PHILADELPHIA (CBS) — Joey Messina is soft-spoken.
A first honors student at Mastery Charter Thomas Campus, the 12-year-old loves baseball, but Joey can’t shake the troublemakers at school.READ MORE: 'Nothing Is Off Limits': SEPTA Announces New Initiative Aimed At Improving Regional Rail
“They don’t like me, they never did,” he says.
Overnight, this seventh-grader’s schoolyard differences followed him home, spray-painted for all to see on his South Philadelphia home where he lives with his parents and two younger siblings.
The threatening racially-charged words cut deep.
“I turned around and just went, ‘Oh my God.’ I called him and said, ‘Hurry up, get out here and look at this,’” Margaux Messina, Joey’s mom, said.
“He walked outside and saw that, he came right in, said, ‘Dad, I am scared now,’” said Joey’s dad, Joe Messina.
Joey’s mom and dad say their son was targeted because of his race. The family is white.
They have police reports documenting a 6-on-1 school hallway attack that happened three weeks ago.READ MORE: 2 Suspects In Custody For Deadly Beating Outside Pat's Steaks In South Philadelphia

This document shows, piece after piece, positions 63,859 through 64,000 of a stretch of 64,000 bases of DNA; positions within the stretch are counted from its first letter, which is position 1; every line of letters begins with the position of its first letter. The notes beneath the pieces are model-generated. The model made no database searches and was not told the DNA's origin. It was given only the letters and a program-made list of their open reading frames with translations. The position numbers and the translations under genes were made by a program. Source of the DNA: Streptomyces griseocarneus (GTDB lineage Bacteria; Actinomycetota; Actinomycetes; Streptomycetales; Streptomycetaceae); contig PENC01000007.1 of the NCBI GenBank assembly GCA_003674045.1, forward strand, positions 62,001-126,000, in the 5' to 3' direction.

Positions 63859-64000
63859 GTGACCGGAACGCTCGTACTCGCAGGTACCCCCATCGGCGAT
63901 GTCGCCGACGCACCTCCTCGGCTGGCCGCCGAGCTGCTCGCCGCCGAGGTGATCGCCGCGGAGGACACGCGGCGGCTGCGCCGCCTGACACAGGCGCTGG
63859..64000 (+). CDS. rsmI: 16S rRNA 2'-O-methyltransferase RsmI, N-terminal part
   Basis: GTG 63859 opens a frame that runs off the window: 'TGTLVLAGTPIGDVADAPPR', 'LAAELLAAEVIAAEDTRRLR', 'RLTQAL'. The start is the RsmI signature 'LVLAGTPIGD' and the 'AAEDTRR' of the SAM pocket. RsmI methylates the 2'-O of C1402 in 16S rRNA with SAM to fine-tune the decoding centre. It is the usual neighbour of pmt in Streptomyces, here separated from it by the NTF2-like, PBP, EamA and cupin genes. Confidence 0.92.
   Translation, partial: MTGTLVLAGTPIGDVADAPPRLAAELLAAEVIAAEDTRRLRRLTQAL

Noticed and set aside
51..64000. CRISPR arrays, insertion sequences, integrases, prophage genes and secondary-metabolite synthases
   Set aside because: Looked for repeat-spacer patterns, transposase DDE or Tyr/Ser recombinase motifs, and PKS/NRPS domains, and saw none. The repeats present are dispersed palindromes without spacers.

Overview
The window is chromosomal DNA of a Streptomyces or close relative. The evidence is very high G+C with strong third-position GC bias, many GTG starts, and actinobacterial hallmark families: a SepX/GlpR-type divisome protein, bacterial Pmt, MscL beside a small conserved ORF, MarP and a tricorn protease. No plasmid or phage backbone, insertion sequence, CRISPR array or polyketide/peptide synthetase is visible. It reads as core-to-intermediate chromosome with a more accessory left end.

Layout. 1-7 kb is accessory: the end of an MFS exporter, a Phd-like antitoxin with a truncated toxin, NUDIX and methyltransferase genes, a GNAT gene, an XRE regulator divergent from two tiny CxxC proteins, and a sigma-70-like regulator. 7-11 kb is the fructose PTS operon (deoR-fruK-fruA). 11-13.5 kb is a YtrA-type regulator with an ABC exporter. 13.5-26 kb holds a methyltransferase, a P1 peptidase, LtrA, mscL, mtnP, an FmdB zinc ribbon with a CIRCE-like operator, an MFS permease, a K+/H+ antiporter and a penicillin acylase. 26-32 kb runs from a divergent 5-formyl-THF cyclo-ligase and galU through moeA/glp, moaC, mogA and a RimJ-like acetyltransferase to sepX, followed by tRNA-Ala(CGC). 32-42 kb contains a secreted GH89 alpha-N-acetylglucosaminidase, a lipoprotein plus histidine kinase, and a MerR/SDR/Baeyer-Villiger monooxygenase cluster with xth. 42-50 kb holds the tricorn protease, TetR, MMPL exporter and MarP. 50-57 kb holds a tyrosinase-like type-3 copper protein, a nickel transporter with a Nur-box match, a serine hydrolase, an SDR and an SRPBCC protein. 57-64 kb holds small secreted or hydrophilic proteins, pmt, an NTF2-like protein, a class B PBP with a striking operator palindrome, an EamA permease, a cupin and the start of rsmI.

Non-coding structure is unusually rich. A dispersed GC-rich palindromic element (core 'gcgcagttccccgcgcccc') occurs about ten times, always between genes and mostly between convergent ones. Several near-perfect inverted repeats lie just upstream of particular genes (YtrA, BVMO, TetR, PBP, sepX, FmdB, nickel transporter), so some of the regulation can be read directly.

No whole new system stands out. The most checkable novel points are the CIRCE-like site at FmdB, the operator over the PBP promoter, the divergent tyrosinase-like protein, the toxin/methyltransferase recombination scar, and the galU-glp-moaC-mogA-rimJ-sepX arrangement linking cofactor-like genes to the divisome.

“And then they all started coming in and punching my back, I was covering my face,” the younger Messina said.
The Messinas accuse staff at Mastery Charter Thomas Campus of looking the other way.
“They let them run that school. It’s a shame to say, they really do,” Margaux Messina said. “They don’t care about the gangs in there, they deny that when there really is.”
On Wednesday night, the school reached out to CBS3 claiming they did not look the other way, but instead, was proactive in handling the situation.
Philadelphia police now have detectives assigned to investigative the graffiti.
“In this specific case, the nature of what was said does lead us to believe there is a racial component because of a specific word that was used,” Capt. Sekou Kinebrew said in a brief interview.
Joey’s dad is at a loss in dealing with what has arrived at his doorstep.
“I want to go up to that school and confront the main people and how am I composing myself, I don’t even know. I’m ready to explode,” said Joe Messina.
In a statement obtained by CBS3, the school says, “Our job is to keep students safe. We have a zero-tolerance policy for bullying and investigate all allegations thoroughly and expeditiously. For all off-campus incidents, we defer to the police for appropriate follow-up.”
The school added Joe Messina, the father, “is no longer allowed on campus because of a pattern of behavior.” They declined to provide further details.WATCH LIVE: Family Files Lawsuit In Shooting At Pleasantville High School Football Game That Killed 10-Year-Old Micah Tennant
A city anti-graffiti crew washed down the wall of the Messina’s home.